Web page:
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Editorial

By Paul Beasley-Murray.

CONSTANT CHANGE IS HERE TO STAY!

In their book In Search Of Excellence (Harper & Row, New York 1982) Thomas Peters and Robert Waterman analysed 43 of America's best-run companies such as IBM and 3M. Within two years of the publication of that best-seller, 14 of these businesses were in financial trouble. Business Week magazine explained the reason why: 'failure to react and respond to change'. Leith Anderson, the dynamic pastor of the fast-growing Wooddale Church in Eden Prairie, Minnesota, commented: 'One of the realities of the emerging 21st century is that yesterday's successes are no guarantee for tomorrow's survival'. Yes, neither in businesses nor in churches is there room for leaders to rest on their laurels. No institution has ever 'arrived'. We are always en route to our goal.

It is a similar conviction which underlies the work of the Richard Baxter Institute for Ministry. As an organisation, we are committed to 'promoting excellence in the practice of ministry'. But such commitment inevitably involves a constant willingness to re-examine and, where necessary, modify models and practices of ministry. In this seventh issue of Ministry Today the theme of change is never far from the surface. Indeed, Wesley Carr's article tackles head-on the whole issue of negotiating change. It never ceases to amaze me how many Christians -and Christian organisations -find the process of change such a threat. By definition churches are in the business of change. We call men and women to repent, and to repent is to change. Furthermore, if the doctrine of sanctification is anything to go by, then we are in the business of on-going change. Yet sadly, although the gospel means change, Christian institutions all too often seem to resist it.

The theme of change is very much to the fore in David Goodbourn's perceptive article on adult education. In a day when adult education is such a massive growth industry, it is alarming to realise that most churches have yet to come to terms with modern learning. True, many a church has bought an overhead projector, but that modern educational tool is for the most part used as an aid for singing modern songs rather than as a tool for learning. Change is also implicit in Joan King's article on the family, not least because the very institution of the family in this country has changed so much. How are we as churches to address meaningfully the issue of the family so that all feel welcome? Incidentally, do note that Joan King's article is in two parts: the first part is primarily concerned with theory; the second part, which will appear in the next edition of Ministry Today, is much more concerned with practical application.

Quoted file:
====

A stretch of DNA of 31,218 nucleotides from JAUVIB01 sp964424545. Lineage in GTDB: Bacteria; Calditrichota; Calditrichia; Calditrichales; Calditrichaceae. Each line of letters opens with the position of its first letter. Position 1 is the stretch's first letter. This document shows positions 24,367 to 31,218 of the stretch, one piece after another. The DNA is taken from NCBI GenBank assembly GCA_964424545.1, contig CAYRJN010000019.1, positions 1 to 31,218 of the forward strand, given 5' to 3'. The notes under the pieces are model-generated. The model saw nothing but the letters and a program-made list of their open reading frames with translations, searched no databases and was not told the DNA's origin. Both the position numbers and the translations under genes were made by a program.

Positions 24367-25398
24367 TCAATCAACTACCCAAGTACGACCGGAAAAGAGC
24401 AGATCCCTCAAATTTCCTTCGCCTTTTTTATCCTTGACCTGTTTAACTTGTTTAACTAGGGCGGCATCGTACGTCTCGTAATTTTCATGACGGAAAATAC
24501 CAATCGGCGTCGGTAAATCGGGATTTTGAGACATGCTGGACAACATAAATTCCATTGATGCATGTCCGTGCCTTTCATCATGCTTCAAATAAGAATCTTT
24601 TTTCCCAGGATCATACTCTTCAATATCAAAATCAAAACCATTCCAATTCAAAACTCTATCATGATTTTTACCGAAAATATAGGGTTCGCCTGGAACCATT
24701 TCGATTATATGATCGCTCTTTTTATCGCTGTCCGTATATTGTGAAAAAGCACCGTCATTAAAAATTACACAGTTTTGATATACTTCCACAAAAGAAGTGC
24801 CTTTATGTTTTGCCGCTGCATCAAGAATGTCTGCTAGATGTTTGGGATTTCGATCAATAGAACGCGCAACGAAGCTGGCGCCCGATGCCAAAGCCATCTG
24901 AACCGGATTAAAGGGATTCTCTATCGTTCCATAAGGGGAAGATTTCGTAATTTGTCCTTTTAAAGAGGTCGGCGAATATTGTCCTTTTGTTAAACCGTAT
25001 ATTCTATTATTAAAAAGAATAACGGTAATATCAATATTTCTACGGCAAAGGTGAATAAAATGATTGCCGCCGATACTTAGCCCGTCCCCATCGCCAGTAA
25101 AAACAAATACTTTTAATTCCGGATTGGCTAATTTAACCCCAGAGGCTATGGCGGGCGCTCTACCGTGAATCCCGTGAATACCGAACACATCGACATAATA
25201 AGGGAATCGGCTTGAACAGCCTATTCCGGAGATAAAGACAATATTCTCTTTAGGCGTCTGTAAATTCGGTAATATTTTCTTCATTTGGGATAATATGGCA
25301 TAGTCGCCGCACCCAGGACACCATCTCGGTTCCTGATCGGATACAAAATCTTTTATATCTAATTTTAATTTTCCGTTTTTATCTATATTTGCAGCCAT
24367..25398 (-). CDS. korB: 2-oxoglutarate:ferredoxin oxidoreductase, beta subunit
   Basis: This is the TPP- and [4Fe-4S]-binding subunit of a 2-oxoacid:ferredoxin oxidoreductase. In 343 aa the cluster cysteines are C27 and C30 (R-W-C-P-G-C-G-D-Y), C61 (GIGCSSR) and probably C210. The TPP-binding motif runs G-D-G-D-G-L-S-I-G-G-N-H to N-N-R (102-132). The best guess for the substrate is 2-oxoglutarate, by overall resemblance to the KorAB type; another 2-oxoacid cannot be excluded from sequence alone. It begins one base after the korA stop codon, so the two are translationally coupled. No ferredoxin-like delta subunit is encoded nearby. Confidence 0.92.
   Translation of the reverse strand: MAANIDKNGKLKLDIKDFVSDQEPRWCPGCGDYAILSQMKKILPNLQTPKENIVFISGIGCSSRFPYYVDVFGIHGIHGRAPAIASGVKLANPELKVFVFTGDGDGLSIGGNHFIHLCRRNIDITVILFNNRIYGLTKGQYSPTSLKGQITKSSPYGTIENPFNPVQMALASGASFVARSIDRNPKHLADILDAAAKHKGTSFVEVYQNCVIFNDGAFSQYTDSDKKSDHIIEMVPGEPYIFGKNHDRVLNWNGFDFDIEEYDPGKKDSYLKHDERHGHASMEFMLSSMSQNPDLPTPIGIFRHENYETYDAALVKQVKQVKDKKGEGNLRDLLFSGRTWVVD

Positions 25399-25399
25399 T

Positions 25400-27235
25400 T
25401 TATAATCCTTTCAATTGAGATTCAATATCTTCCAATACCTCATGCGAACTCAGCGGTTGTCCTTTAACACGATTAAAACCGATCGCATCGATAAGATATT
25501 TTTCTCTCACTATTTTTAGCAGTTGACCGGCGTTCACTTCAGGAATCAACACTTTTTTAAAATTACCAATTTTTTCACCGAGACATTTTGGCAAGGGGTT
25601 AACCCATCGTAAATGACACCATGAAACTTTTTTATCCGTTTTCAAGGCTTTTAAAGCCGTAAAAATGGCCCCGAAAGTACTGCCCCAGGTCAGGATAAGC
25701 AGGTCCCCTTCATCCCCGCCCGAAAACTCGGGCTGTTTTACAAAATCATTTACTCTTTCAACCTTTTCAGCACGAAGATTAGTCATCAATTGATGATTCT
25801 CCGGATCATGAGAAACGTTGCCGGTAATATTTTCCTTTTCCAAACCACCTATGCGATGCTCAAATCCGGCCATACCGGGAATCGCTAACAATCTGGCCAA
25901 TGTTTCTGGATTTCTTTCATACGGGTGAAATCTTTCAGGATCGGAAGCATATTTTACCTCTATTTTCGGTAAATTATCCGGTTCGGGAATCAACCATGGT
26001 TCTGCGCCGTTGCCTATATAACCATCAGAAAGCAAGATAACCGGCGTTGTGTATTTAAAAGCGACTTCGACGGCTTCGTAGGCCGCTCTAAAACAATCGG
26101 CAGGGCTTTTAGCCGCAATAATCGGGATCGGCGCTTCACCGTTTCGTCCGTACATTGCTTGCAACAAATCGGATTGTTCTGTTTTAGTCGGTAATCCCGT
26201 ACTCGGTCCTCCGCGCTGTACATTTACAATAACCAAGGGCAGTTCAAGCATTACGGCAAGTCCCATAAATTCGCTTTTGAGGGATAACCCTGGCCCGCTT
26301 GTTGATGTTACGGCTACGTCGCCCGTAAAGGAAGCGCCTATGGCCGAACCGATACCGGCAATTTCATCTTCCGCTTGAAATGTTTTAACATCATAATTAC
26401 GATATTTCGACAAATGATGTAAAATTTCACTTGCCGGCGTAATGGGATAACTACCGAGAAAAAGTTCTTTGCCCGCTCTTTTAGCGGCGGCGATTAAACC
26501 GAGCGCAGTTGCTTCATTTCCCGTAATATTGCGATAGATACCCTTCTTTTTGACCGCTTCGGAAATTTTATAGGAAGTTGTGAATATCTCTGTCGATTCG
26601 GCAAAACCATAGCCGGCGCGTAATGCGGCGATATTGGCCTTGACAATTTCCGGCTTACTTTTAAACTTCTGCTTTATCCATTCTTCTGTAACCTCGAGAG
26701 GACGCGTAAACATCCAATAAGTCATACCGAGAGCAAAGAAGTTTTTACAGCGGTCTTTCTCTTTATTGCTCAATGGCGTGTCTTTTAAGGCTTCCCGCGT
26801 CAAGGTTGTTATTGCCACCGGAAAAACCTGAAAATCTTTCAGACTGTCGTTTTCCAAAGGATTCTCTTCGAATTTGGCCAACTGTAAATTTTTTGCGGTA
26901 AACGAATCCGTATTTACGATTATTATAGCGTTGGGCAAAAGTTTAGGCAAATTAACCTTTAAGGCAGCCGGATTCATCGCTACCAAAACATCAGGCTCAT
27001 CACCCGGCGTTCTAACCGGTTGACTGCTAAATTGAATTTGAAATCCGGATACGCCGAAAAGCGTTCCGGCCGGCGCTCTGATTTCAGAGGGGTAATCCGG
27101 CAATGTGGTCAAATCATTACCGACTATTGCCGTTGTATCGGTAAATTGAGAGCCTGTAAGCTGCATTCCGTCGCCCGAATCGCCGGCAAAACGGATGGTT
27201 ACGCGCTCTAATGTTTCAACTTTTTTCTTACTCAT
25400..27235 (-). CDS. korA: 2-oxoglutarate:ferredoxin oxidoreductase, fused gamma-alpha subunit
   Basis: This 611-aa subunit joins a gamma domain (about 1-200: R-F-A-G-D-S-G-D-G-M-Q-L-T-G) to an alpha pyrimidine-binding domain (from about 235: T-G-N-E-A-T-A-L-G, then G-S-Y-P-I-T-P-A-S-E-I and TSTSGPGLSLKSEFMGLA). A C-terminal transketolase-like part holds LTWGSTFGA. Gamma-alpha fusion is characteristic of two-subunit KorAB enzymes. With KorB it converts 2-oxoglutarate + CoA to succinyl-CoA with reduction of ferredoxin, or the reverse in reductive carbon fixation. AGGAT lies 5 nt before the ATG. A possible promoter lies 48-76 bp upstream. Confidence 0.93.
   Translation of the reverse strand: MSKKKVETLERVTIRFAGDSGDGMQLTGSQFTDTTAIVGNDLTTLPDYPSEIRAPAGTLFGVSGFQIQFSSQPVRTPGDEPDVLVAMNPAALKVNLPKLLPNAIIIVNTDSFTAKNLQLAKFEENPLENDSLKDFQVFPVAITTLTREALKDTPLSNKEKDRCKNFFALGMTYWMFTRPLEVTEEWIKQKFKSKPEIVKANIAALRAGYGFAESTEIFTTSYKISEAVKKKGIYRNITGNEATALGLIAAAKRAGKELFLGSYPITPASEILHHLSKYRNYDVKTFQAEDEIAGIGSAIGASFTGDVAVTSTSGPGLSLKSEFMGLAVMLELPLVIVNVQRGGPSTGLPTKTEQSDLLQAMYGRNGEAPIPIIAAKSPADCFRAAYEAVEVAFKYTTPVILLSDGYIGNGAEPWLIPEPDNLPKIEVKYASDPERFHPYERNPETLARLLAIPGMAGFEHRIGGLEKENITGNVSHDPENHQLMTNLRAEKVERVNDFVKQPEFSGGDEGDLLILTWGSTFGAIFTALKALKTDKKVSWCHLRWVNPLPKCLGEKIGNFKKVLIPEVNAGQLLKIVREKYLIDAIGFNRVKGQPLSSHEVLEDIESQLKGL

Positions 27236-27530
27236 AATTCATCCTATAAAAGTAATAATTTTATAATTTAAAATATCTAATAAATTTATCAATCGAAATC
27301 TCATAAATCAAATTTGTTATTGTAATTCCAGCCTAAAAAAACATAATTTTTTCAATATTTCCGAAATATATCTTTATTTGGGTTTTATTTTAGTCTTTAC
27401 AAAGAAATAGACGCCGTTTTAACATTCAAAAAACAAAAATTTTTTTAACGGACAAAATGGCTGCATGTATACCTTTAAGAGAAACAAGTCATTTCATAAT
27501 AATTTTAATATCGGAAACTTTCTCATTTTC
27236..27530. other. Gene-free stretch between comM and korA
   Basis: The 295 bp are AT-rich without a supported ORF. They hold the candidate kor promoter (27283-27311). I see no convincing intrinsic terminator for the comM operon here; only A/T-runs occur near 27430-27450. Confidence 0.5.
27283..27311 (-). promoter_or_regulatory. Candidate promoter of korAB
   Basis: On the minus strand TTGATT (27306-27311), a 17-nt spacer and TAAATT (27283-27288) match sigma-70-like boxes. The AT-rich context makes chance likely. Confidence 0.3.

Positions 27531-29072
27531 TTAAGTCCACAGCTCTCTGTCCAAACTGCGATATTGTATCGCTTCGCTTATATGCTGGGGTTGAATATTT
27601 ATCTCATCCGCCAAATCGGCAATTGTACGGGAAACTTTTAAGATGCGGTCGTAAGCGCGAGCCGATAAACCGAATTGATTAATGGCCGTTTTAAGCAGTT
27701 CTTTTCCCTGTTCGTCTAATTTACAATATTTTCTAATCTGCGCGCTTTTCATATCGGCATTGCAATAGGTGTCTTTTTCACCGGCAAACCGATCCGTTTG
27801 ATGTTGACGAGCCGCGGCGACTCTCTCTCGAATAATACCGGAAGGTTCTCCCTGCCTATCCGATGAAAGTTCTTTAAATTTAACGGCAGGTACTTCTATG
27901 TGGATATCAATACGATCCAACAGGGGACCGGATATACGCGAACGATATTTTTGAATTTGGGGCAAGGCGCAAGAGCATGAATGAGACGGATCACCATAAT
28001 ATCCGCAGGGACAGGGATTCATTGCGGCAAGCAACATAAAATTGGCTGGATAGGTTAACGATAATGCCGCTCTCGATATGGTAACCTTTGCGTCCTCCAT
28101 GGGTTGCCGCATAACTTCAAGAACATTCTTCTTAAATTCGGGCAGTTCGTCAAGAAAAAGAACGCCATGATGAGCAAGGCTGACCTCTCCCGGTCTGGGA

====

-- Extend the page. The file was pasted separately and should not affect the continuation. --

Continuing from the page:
Colin Buchanan's contribution surprised me. For although Colin has established such a reputation for being a radical thinker in the Church of England, his article on ministerial training actually appears to defend the status quo within it. To be fair, as a Free Church person I have to admit that the Church of England's system of curacy has much to commend it over the Free Church system where for the most part young ministers have been launched out into solo ministry without the benefit of working first with a senior minister. Certainly this was my experience when I was inducted to my first church at the age of 27: without any supervision or further training, it was a matter of either 'sink or swim'. Fortunately things are beginning to change -not least because of the opportunities for church-based (as distinct from college-based) ministerial training which are now arising. Yet most of these opportunities are being offered largely to older candidates for ministry. Rob Mackintosh in his reply to Colin Buchanan suggests that the Church of England still has things to learn in the area of post-ordination training.

At first sight Stephen Covey's 'Seven Habits of Highly Effective People' may seem to have little to do with change. On the other hand, as Bryan Gilbert points out, 'Habit Seven: Sharpening the Saw' is all about self-renewal, which inevitably entails change. Indeed, for some ministers learning lessons for ministry from the secular world of leadership may in itself involve a change in learning patterns.

And so to return to where we began. I shall be sad if this issue of Ministry Today fails to bring about change in the lives and churches of our readers. None of us should be satisfied with the status quo. For me one of the great adventures of pastoral ministry is the constant re-examining and modifying of my models and practices of ministry. I trust that will be your experience too. If it is, then let us know the way in which you are seeking to bring about change. We shall be delighted to hear from you.

Paul Beasley-Murray

Senior Minister of Central Baptist Church, Chelmsford<br>and Chair of Ministry Today

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You are reading Editorial by Paul Beasley-Murray, part of Issue 7 of Ministry Today, published in June 1996.

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Ministry Today aims to provide a supportive resource for all in Christian leadership so that they may survive, grow, develop and become more effective in the ministry to which Christ has called them.

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